Making playtime safe on our farm

By Jennifer Nelson, MOSES Organic Specialist

At last post, we were beginning to build a safe play area for our three-year old on our new family farm. As with many parts of owning your own business, and farming especially, things come up and plans change to accommodate. While we’ve begun to create a small safe play area on our farm, we’ve also come to really love and make good use of the nearby county park. The beautiful woods, play areas, and fishing lake are a few of the many draws of this close off-farm space. We’ve also begun child care off-farm three mornings each week. An extra expense to be sure, but it’s proving to be an important transition and growing opportunity for our child. And, we’re both guaranteed freedom to work during crucial times of the busy farming season.

Having a safe place for our young child on our farm is important. We’re finding that the reality of owning and operating a family farm business with one of us working off-farm for necessary stable income, is that we need to be able to work without actively parenting at the same time. Realizing and carrying out that, AND letting go of how we thought it would be, continues to be a growing opportunity for our whole farm family.

With our evolved safe play area shaping up, and our childcare transition progressing, I’ve been looking at other ways to be safe on our farm. The leading causes of injury for children under 10 on farms are vehicles, including tractor, truck and other machinery, and drownings. ATV accidents are close in the running.

We have a machinery-loving son. Keeping him away from the tractors and other farm machinery is a challenge, but only when they’re not running. He’s very cautious, and always runs to a parent or an adult when he hears or sees a tractor or even the lawn mower starting up. We got lucky that way. Otherwise, we would be working hard to teach him to be near a parent whenever a tractor or other machinery is nearby.

We also have a field road on our property and many big farms near us with large tractors and trucks driving down our road. Honestly, I worry more about them than us. They often drive very fast, and the neighbor kids driving the big tractors seem very young. Our main rule about tractors for our 3-year-old is to stay away from them, especially when they’re running.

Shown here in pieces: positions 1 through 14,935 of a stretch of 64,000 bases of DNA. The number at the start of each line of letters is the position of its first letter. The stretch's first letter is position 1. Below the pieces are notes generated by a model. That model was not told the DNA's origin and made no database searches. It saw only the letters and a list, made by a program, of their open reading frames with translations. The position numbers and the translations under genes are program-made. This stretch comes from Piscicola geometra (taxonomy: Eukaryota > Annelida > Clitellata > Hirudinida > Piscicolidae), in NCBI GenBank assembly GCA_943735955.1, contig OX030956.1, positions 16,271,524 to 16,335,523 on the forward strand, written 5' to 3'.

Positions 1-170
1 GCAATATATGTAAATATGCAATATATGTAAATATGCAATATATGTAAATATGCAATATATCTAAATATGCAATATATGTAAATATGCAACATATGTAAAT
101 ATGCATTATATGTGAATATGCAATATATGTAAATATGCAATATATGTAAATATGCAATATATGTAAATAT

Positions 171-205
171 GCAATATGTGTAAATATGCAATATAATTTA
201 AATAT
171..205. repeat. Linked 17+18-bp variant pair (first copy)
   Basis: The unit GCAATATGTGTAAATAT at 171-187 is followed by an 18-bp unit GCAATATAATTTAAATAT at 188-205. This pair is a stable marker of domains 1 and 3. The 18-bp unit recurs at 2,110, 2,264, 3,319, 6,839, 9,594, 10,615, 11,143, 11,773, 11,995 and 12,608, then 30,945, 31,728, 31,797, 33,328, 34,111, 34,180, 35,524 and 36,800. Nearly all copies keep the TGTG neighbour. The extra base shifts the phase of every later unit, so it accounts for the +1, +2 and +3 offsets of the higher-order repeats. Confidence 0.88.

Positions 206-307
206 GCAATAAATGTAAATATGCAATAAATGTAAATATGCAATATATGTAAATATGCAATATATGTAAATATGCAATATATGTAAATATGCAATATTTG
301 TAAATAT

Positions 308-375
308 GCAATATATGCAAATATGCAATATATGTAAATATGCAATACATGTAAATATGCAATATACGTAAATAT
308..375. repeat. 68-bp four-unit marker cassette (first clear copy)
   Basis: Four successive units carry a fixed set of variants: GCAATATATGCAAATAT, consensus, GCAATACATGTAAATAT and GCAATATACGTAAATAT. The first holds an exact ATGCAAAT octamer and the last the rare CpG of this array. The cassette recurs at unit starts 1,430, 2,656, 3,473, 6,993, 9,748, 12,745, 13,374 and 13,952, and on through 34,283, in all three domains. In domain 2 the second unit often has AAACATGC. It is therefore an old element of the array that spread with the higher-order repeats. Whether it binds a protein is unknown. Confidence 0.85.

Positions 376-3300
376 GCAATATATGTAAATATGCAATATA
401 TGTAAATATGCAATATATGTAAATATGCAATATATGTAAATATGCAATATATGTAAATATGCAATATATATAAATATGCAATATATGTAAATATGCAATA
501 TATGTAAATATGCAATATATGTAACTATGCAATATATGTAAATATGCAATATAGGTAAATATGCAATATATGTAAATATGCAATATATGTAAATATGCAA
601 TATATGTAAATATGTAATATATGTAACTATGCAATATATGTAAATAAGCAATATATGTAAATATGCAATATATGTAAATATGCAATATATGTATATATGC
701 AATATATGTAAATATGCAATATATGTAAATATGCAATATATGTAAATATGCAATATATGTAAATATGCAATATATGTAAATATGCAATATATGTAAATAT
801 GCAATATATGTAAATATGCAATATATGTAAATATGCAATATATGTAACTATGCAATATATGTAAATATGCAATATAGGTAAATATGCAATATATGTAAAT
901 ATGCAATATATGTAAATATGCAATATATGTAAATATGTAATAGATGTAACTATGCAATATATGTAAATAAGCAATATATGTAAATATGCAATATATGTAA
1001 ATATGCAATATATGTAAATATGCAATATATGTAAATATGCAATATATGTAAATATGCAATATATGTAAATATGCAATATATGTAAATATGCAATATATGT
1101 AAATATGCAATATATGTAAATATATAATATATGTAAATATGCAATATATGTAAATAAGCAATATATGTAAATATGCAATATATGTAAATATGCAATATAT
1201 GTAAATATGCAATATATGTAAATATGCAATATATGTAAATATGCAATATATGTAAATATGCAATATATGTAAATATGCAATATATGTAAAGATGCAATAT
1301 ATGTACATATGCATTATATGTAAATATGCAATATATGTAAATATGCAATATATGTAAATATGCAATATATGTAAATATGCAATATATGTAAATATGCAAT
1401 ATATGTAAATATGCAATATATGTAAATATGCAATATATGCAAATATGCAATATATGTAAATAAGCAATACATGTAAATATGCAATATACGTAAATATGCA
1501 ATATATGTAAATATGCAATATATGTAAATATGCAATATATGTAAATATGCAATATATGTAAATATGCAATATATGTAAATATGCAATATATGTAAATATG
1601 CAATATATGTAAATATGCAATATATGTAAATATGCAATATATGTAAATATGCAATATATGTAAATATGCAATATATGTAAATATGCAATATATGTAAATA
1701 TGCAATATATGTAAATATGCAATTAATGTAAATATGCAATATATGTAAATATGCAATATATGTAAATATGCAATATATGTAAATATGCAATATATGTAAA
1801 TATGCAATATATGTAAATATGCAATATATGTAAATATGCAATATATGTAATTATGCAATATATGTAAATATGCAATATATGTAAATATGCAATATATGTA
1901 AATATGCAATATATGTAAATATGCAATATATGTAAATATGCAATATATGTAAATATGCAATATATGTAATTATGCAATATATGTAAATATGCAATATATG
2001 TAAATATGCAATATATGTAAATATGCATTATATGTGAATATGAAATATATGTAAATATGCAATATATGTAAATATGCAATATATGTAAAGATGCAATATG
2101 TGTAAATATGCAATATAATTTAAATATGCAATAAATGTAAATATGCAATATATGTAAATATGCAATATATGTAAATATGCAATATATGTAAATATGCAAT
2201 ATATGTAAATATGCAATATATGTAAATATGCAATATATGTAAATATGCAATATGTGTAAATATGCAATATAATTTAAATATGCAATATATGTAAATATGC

When the machines aren’t running, his attraction to them is another story. He’s so curious about how things work, and very imaginative in his play. He wants to hook up ropes to the bucket, and make trains of his play vehicles and the lawn mowers. Like most farms, we have a “broken something” in our pole shed (a lawn mower). He will sit on the broken lawn mower , for hours and pretend he’s driving a train, or a combine, or the disc plow. We allow that because we know it absolutely won’t start, all the parts of the machine that might move or fall are on the ground, and there are no leaking fluids coming out of the machine. We choose to do that because he enjoys it, the risk of injury is low, and we accept the risk. Anytime he’s in the pole shed, we’re near him. It’s mostly not a safe play area, rather a working area with many parts and things that are off-limits. There is an area we’ve created that he can play in with an adult watching him.

We have an ATV, but our son doesn’t ride it. We don’t have any waterways on our farm, but keep an eye for buckets of water, empty them, and store them upside-down in an appropriate area.

Now that I’m educating on children’s farm safety, I look at our farm and even our adult farm safety with different eyes. Farming is so dangerous because it’s the only workplace left in our industrialized nation that allows people of all ages to be present, and has no legal guidelines. As a farm parent, often I am just trying to get things done before the order has to go out, before the rain comes, or before the plant goes to seed. I think the same is true for other farm parents, too. We’re focused on getting the immediate work done, and often forget that the immediate situation might not be safe for a child. A little thought goes a long way, and I encourage you to keep your safety goggles on as you’re just trying to get it all done.

Go to main Farm Safety for Children webpage

Comments are closed.